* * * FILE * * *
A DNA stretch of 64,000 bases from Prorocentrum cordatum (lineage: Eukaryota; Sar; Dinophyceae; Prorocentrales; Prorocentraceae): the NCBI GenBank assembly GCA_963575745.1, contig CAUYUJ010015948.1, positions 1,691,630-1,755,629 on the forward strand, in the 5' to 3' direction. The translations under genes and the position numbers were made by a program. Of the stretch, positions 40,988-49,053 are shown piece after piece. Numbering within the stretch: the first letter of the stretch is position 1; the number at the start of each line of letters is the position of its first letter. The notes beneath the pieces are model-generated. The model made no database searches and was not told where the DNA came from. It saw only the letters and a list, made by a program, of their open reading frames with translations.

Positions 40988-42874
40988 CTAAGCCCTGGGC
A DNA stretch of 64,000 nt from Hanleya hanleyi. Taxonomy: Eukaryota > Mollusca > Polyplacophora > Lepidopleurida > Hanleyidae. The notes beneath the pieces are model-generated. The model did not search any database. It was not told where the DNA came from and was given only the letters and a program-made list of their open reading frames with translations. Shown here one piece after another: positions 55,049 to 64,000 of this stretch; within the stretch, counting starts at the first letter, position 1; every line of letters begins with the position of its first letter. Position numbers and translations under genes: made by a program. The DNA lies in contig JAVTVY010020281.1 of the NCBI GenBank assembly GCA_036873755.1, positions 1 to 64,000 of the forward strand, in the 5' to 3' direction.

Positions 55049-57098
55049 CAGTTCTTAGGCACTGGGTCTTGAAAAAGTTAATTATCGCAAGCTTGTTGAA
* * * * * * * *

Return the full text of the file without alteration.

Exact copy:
A DNA stretch of 64,000 bases from Prorocentrum cordatum (lineage: Eukaryota; Sar; Dinophyceae; Prorocentrales; Prorocentraceae): the NCBI GenBank assembly GCA_963575745.1, contig CAUYUJ010015948.1, positions 1,691,630-1,755,629 on the forward strand, in the 5' to 3' direction. The translations under genes and the position numbers were made by a program. Of the stretch, positions 40,988-49,053 are shown piece after piece. Numbering within the stretch: the first letter of the stretch is position 1; the number at the start of each line of letters is the position of its first letter. The notes beneath the pieces are model-generated. The model made no database searches and was not told where the DNA came from. It saw only the letters and a list, made by a program, of their open reading frames with translations.

Positions 40988-42874
40988 CTAAGCCCTGGGC
A DNA stretch of 64,000 nt from Hanleya hanleyi. Taxonomy: Eukaryota > Mollusca > Polyplacophora > Lepidopleurida > Hanleyidae. The notes beneath the pieces are model-generated. The model did not search any database. It was not told where the DNA came from and was given only the letters and a program-made list of their open reading frames with translations. Shown here one piece after another: positions 55,049 to 64,000 of this stretch; within the stretch, counting starts at the first letter, position 1; every line of letters begins with the position of its first letter. Position numbers and translations under genes: made by a program. The DNA lies in contig JAVTVY010020281.1 of the NCBI GenBank assembly GCA_036873755.1, positions 1 to 64,000 of the forward strand, in the 5' to 3' direction.

Positions 55049-57098
55049 CAGTTCTTAGGCACTGGGTCTTGAAAAAGTTAATTATCGCAAGCTTGTTGAA